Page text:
Potential sales by some of the leading names in the buyout world might be great for their principals pocketbooks, but not so good for the firms institutional investors.
With such powerhouse names as Blackstone Group and Apollo Management LP looking to sell stakes in their firms in the public market or privately to investors, that issue is surfacing.
For one thing, going public could shift the alignment of interests that now exists between a firm and its investors.
David Swensen, chief investment officer of Yale Universitys $18 billion endowment fund, New Haven, Conn., said initial public offerings of buyout firms create a disconnect between incentive compensation and fund performance. If the firms are public, general partners would be getting compensation based on stock performance, he said.
The question of alignment of interest is key, said Larry Schimmel, director of pension policy and deputy general counsel, Office of the Public Advocate for the City of New York.
You have to feel confident the firm will be there to fulfill its obligations, said Mr. Schimmel, who sits on the board of trustees of the $37 billion New York City Employees Retirement System as designee of Public Advocate Betsy Gotbaum.
The system is an investor in Blackstone funds, and top executives have addressed trustees fears about the firms plan to raise $4 billion in an IPO, he said.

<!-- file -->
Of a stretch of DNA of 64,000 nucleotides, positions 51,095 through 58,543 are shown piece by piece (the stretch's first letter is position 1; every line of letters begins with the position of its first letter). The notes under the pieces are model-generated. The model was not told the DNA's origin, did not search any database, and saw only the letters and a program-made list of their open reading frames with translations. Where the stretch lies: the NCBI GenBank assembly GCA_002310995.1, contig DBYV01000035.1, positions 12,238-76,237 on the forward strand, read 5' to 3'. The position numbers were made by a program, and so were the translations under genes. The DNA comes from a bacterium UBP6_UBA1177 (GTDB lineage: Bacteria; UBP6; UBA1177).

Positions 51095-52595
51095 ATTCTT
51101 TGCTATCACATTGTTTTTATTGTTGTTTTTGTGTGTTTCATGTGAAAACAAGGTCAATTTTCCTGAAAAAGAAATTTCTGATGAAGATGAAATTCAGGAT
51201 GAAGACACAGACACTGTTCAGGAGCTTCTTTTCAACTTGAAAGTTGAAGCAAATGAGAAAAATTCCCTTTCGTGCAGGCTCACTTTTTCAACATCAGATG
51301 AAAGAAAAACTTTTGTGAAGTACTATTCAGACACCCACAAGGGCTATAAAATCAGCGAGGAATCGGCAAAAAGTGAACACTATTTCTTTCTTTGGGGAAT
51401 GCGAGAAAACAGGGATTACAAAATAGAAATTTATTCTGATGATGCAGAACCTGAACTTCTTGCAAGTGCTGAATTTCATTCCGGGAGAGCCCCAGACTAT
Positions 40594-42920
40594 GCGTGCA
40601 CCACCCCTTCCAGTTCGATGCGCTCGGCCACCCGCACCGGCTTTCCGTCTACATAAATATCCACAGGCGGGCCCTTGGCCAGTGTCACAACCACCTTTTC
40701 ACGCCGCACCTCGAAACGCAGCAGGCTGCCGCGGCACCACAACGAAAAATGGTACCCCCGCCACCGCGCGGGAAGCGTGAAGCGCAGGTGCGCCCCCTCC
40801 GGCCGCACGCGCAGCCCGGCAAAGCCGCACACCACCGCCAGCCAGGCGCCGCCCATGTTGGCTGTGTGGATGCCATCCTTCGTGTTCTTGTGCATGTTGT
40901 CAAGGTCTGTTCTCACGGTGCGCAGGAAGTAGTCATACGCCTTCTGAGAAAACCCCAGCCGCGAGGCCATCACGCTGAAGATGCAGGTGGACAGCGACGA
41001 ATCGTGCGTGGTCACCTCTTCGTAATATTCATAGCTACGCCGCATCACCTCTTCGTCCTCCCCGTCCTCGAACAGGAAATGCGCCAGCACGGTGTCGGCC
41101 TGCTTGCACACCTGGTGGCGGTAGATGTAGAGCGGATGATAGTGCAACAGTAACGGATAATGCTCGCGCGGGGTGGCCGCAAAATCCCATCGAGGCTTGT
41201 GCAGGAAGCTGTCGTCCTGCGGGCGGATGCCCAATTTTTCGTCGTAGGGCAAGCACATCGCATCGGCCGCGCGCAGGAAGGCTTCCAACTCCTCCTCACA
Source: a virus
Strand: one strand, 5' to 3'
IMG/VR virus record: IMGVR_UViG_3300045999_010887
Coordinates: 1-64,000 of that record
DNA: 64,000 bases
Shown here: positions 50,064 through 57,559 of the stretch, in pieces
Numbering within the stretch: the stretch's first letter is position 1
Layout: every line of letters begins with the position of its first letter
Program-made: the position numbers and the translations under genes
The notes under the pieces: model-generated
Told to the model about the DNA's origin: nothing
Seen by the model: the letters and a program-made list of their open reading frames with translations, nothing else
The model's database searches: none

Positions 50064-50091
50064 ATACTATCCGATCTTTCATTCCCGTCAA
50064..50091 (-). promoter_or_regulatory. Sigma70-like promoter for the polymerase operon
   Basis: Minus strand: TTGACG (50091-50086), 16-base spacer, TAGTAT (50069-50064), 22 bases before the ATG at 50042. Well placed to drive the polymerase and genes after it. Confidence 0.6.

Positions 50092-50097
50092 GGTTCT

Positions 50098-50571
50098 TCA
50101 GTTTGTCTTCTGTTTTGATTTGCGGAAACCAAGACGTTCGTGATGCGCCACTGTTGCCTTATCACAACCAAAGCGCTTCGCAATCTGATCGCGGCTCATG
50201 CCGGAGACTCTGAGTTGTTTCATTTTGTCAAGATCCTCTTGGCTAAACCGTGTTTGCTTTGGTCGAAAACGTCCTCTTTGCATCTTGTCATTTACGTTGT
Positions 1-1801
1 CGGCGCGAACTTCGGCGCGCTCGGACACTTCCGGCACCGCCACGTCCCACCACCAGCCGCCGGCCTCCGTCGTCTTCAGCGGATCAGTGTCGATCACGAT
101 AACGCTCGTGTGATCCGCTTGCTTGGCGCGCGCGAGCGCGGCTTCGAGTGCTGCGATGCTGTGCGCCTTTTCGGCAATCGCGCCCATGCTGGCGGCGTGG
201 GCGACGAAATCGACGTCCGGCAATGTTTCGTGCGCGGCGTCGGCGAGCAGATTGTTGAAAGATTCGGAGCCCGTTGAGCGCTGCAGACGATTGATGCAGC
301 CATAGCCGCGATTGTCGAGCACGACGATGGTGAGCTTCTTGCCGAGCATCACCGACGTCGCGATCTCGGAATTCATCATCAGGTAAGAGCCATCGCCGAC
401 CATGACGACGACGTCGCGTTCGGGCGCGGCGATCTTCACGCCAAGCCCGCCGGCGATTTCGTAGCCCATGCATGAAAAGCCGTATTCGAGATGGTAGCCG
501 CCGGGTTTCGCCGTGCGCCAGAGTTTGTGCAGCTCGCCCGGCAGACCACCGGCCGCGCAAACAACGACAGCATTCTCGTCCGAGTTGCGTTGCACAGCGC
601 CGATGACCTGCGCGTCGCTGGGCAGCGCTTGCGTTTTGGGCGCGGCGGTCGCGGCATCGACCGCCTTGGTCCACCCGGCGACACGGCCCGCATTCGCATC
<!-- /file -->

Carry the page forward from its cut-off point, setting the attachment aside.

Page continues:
Another problem is that institutional investors might have less access to future funds and co-investment deals.
James Sullivan, partner and head of the private equity group in the New York office of Alston & Bird, said: The Blackstones of the world would not need as much cash for the next fund from the limited partner because the public markets provide a source of capital that they can tap without the same requirement to return the money in a fixed time horizon. It alleviates the need for money with strings attached.
Private equity firms might use proceeds from public offerings to launch new funds, reducing the amount of capital needed from limited partners, Mr. Sullivan said.
Institutional investors might also have a tough time investing in private equity when the size of the firms substantial fees are spelled out in public filings, said Michael J. Napoli, chairman of Absolute Return Group, Beverly Hills, Calif.
These firms are highly leveraging their investments resulting in very good returns for their investors and astronomical fees for themselves, Mr. Napoli said.
For this reason, after careful consideration I think that you will see more firms deciding to remain private, taking in private outside investors, he said.
Even when private equity firms do not go public, but launch funds on the public market like Apollo Management, the Carlyle Group and Kohlberg Kravis Roberts & Co have done on Euronext Amsterdam, it can be bad news for institutional investors. (In the U.S., KKR and Apollo filed business development companies and KKR has a real estate investment trust.)
While public sales of private equity firms are new in the United States, selling slices of firms privately to investors is not. The $241.7 billion California Public Employees Retirement System, Sacramento, bought a 5.5% stake in The Carlyle Group in 2001 for $175 million, said Clark McKinley, spokesman. The same year, CalPERS bought a $60 million stake in TPG Ventures, a subsidiary of TPG that invests in venture capital.
The jury is still out whether it is a better business model to be public, said Brian M. Powers, chief executive officer of Hellman & Friedman, the San Francisco private equity firm.